1943 Lincoln Wheat Ears Steel Cent
The 1943 Lincoln Wheat Ears Steel Cent was brought about through a shortage of copper during World War II which was badly needed for the war cause.
U.S. Mint Online Site
In response to that shortage, the United States Congress enacted Public Law 77-815 on December 18, 1942. It authorized the Mint to find alternative metal substitutes for US coinage with a sunset clause included reverting the alternatives back to their previous alloys by December 31, 1946.
Not wasting anytime, the Treasury Secretary ordered new cent coins to be struck from low-carbon steel coated with zinc beginning on January 1, 1943. Within a few months, the new coins were released into circulation but met with a high level of resistance from the public. First, the coins had a silver coloring to them resulting in many mistaking them for dimes. Second, magnets in vending machines resulted in the coins being mistaken for slugs. Third, as the zinc coating did not adequately cover the coin, rust started to appear on some strikes.
In response to the issues of the steel cent, the Mint stopped using the composition by 1944 and instead switched to an alloy created from spent shell casings resulting in a composition extremely similar to the original copper coins.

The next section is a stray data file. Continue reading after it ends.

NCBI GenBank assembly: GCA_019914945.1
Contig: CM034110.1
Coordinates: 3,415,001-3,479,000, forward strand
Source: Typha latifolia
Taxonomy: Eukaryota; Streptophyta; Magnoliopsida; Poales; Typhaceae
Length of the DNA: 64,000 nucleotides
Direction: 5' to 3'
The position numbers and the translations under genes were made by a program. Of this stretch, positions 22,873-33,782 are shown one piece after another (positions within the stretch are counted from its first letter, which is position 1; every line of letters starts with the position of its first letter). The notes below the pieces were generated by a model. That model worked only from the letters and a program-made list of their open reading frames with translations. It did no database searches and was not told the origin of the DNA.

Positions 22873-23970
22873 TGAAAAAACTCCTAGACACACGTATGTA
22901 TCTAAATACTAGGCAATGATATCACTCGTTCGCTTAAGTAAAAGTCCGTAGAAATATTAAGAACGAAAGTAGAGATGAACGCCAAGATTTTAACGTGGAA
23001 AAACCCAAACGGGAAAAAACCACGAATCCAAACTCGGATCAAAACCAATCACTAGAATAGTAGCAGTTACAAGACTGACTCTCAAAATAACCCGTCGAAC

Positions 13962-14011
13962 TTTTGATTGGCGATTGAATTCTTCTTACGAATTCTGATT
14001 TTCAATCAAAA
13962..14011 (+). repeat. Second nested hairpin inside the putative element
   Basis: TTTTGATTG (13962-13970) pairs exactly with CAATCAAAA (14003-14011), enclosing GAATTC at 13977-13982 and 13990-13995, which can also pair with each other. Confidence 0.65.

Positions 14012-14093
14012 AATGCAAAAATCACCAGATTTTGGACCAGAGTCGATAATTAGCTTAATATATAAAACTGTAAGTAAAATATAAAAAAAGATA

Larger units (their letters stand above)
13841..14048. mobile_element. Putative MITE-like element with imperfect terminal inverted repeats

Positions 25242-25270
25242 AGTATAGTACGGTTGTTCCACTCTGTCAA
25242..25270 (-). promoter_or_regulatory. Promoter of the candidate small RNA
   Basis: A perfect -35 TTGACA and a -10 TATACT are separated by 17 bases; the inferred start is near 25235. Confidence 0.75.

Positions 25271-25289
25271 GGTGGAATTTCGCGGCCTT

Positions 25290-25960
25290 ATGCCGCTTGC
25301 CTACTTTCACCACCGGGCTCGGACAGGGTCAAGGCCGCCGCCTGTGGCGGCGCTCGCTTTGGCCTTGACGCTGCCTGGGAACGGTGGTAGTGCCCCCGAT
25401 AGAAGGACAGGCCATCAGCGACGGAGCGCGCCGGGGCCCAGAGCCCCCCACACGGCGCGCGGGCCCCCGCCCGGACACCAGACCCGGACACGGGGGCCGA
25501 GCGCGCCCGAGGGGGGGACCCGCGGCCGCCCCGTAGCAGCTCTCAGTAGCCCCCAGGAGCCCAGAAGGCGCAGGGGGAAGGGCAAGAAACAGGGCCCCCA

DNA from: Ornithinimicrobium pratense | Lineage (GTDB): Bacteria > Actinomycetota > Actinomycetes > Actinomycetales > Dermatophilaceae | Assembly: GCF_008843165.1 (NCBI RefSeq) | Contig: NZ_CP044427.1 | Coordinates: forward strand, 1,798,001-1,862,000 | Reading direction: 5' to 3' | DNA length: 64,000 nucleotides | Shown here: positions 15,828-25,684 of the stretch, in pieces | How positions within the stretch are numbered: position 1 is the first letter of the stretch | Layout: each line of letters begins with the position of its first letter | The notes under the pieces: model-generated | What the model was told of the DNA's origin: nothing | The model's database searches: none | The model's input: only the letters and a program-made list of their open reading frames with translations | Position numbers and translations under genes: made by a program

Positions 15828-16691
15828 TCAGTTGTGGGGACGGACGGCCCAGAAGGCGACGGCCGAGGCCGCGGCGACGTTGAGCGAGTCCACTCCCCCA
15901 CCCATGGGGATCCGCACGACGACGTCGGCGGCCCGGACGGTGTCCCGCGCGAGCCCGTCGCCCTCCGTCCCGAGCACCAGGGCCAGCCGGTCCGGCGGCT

1943 Steel Cent Mintages
Even with all of their apparent faults, the Mint struck the 1943 Steel Lincoln Cents to an astonishing mintage as shown below:
- 1943 (struck at the US Mint’s facility in Philadelphia) – 684,628,670
- 1943-D (struck at the US Mint’s facility in Denver) – 217,660,000
- 1943-S (struck at the US Mint’s facility in San Francisco – 191,550,000
The Mint was forced to strike a large number of the cents because it had fallen behind demand the previous year due to the copper shortage. Also, it is reported that over the next few decades, the Mint recalled many of the steel cents for destruction. Still, many remain available for collectors to obtain today.
The 1943 Steel Lincoln Cent marked the only year in which the Mint used the zinc-coated steel coins.
The US Mint released the 1943 Steel Cent during the same year of their minting.
As a circulating coin, the US Mint released the Steel Lincoln Cent for $.01.
U.S. Mint Production Facility
The 1943 Steel Lincoln Cents were struck in Philadelphia, Denver and San Francisco
Designer & Sculptor / Engraver
Featuring the same design as had been used on the cent coin for a few decades at that point, the obverse (heads side) featured a portrait of Abraham Lincoln, the 16th President of the United States. The reverse (tails side) showed two ears of wheat flanking an inscription. Both designs were the work of Victor David Brenner.
|Finish:||Circulation (Business Strike)|
|Composition:||100% steel with a 0.005" layer of zinc|
|Standard Diameter:||0.750 in. or 19 mm|
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